Donald Trump is the current Republican presidential front-runner by a considerable margin.
But no matter how much Republican establishment types dismiss the notion of a Trump presidency, a top analyst said Tuesday that it is time to start focusing on what “President Trump” could mean for markets.
“The biggest financial impact probably would be on the bond market, with interest rates headed significantly higher as Trump unveils more new spending and tax cuts that won’t be paid for,” Greg Valliere, the chief global strategist at Horizon Investments, wrote in a note on Tuesday.
Here are Valliere’s five market implications of a Trump presidency:
- Trump won’t get along with Federal Reserve Chair Janet Yellen. In October, Trump claimed that Yellen was keeping interest rates low as a political favour to President Barack Obama, so that the next commander-in-chief inherits big problems. Valliere thinks Trump would listen to his friends on Wall Street — who would advise him not to pick fights with Yellen directly — and so the friction between the two would endure.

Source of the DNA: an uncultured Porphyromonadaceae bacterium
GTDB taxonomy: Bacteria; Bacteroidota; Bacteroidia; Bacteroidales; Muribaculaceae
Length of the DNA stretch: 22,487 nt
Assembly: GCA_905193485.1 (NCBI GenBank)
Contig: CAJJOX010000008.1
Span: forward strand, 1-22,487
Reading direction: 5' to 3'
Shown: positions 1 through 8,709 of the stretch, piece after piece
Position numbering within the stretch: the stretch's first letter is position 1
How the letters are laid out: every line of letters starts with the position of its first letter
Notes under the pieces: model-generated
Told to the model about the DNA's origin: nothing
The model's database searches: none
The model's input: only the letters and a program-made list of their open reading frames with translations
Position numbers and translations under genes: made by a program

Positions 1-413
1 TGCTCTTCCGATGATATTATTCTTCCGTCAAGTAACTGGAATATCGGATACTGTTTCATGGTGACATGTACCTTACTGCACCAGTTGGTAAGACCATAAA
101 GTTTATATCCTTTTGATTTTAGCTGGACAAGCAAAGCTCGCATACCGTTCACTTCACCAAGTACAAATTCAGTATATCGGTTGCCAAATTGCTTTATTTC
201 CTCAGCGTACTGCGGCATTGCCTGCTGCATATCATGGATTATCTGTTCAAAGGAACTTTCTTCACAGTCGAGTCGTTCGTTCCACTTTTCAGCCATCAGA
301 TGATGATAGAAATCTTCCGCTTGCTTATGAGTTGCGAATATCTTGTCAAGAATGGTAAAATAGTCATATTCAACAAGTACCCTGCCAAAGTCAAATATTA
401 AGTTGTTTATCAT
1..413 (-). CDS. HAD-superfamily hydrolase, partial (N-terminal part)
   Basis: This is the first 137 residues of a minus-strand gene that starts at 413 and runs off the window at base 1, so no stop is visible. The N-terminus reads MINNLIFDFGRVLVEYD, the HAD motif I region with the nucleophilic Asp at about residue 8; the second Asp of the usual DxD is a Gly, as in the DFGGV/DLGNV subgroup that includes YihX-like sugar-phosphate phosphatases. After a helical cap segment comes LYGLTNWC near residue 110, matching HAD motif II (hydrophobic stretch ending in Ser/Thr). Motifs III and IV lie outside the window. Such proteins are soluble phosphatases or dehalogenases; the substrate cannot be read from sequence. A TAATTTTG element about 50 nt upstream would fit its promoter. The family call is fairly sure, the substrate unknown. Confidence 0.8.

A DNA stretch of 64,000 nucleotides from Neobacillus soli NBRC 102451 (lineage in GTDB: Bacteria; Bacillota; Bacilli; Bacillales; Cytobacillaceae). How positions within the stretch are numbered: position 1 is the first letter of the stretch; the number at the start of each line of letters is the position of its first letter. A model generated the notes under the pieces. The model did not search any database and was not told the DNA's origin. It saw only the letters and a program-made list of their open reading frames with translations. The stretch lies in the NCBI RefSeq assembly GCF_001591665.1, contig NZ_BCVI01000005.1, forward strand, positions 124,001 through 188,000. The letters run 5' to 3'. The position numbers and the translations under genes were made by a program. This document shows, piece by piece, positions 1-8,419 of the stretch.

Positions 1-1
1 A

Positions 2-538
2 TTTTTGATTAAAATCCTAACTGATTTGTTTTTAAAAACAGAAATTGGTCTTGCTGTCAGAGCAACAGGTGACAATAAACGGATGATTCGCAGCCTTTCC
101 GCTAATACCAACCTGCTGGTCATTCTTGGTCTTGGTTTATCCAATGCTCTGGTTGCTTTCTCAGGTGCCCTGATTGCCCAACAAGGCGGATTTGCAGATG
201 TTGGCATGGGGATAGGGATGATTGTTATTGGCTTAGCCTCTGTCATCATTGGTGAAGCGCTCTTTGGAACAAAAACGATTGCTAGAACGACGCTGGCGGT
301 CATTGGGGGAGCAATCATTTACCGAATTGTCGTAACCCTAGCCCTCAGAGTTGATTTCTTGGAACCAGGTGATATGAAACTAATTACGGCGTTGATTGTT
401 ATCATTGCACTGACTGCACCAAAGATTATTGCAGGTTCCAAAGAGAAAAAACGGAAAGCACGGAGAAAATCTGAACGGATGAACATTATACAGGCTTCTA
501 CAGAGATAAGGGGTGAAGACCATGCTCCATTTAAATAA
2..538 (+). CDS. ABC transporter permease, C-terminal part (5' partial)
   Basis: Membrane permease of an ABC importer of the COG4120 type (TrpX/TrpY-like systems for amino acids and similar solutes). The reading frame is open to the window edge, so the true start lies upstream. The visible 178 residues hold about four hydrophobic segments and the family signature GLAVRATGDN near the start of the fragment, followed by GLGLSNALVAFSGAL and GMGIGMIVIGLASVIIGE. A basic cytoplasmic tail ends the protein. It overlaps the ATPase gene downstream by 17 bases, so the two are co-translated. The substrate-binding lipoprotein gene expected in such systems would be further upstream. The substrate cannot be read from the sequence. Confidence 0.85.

- Trump has unveiled a plan to eliminate income taxes for up to 72 million households and simplify the process of filing taxes. If he becomes president, Trump would also likely eliminate corporate taxes and the inheritance tax as well as lower capital gains taxes. “We could envision a scenario in which Trump and Paul Ryan might work together on tax simplification and reform,” Valliere wrote of Trump and the current House speaker.
- Trump would have a tough time renegotiating the North American Free Trade Agreement, or NAFTA, as he’s proposed. NAFTA has been in place since the mid-1990s and allows free trade between the US, Mexico, and Canada. But “the greatest risk on this front would be a serious rupture in relations with China, the target of scathing Trump attacks,” Valliere wrote.
- The budget deficit would soar, according to Valliere. Trump favours heavy spending on defence and veterans’ programs but has no credible proposal to cut the deficit, he wrote. “The budget deficit already is likely to rise in the next decade for demographic reasons; if Trump were president it would explode,” Valliere wrote.
- A Trump presidency would be great for defence stocks. He has maintained an aggressive stance against the terrorist group ISIS, and his plans would require heavy defence spending.
And so with Trump still leading in the polls, Valliere thinks he will have to offer more concrete numbers on his economic plans.
“The chance of Trump becoming president is below 50%, perhaps something like 30%. But it’s not zero,” he wrote. “As the campaign unfolds, he will have to offer more details, and we’re certain his numbers won’t add up.”
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